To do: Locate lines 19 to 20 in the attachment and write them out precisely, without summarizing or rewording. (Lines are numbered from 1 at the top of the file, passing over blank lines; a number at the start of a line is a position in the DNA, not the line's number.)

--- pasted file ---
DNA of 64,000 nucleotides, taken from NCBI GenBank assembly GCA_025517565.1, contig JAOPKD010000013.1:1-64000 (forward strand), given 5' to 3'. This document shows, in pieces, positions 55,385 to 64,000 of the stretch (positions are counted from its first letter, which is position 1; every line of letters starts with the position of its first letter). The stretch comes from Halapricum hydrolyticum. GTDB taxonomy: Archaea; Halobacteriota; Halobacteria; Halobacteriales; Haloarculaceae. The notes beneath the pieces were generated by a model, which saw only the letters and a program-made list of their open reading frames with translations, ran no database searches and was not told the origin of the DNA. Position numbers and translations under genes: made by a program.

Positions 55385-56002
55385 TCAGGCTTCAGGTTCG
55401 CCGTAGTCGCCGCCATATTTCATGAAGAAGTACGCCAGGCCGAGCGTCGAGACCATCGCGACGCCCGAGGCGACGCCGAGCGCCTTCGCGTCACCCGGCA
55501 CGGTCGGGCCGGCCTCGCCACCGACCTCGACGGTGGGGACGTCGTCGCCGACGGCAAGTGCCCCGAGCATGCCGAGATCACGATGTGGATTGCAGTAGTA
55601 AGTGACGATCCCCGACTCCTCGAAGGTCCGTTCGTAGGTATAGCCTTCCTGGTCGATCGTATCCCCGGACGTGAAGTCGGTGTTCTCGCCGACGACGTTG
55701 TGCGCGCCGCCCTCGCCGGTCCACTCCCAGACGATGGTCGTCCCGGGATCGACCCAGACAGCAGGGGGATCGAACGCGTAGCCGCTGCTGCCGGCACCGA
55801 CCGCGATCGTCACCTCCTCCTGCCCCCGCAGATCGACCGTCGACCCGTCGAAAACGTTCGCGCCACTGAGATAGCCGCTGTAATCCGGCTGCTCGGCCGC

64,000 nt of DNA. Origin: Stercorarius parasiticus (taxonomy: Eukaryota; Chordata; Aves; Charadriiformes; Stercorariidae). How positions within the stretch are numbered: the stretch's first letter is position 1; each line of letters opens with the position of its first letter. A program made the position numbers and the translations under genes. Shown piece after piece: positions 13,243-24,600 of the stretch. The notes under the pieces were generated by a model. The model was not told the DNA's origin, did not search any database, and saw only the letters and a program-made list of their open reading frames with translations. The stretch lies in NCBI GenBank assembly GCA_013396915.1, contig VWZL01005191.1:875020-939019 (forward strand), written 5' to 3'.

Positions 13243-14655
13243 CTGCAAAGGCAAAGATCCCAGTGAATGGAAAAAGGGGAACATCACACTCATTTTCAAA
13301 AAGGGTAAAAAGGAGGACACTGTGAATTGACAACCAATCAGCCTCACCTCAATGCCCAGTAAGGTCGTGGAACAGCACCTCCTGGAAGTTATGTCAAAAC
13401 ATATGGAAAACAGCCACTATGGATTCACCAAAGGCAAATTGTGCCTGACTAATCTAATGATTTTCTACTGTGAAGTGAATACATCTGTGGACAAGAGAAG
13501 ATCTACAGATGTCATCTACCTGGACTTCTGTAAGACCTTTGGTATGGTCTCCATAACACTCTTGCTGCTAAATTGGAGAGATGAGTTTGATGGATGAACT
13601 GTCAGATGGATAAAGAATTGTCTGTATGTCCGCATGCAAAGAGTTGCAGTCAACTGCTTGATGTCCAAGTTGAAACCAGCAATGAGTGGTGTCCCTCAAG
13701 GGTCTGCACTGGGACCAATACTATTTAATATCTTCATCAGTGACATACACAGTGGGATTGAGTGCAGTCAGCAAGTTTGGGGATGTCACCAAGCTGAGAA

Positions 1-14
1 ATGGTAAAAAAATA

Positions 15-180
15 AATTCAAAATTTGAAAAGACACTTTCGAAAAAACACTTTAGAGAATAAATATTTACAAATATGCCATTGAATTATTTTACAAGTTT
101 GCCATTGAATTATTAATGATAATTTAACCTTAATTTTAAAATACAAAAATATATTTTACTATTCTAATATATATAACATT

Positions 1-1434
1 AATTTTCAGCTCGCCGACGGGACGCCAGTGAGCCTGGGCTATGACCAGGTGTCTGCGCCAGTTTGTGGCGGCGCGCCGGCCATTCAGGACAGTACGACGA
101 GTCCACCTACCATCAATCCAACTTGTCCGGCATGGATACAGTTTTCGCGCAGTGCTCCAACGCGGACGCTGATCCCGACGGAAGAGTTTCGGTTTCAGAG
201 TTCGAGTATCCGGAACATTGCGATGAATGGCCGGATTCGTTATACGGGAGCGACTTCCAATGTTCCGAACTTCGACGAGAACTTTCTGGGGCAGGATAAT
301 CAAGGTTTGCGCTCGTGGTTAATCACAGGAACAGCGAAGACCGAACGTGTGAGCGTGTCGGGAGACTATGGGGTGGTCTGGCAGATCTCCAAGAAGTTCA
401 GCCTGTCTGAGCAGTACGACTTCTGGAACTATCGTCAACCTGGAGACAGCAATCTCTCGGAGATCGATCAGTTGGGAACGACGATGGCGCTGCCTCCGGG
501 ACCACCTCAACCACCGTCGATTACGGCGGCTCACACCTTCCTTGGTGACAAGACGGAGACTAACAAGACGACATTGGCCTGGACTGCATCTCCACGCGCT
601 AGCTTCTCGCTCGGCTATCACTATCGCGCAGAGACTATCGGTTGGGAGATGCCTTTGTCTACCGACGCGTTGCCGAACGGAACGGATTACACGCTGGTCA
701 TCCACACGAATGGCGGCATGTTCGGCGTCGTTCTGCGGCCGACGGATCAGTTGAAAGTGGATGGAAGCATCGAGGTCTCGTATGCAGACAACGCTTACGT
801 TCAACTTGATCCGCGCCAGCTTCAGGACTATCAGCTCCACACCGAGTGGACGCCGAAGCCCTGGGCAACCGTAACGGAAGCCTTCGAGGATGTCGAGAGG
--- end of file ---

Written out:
Positions 15-180
15 AATTCAAAATTTGAAAAGACACTTTCGAAAAAACACTTTAGAGAATAAATATTTACAAATATGCCATTGAATTATTTTACAAGTTT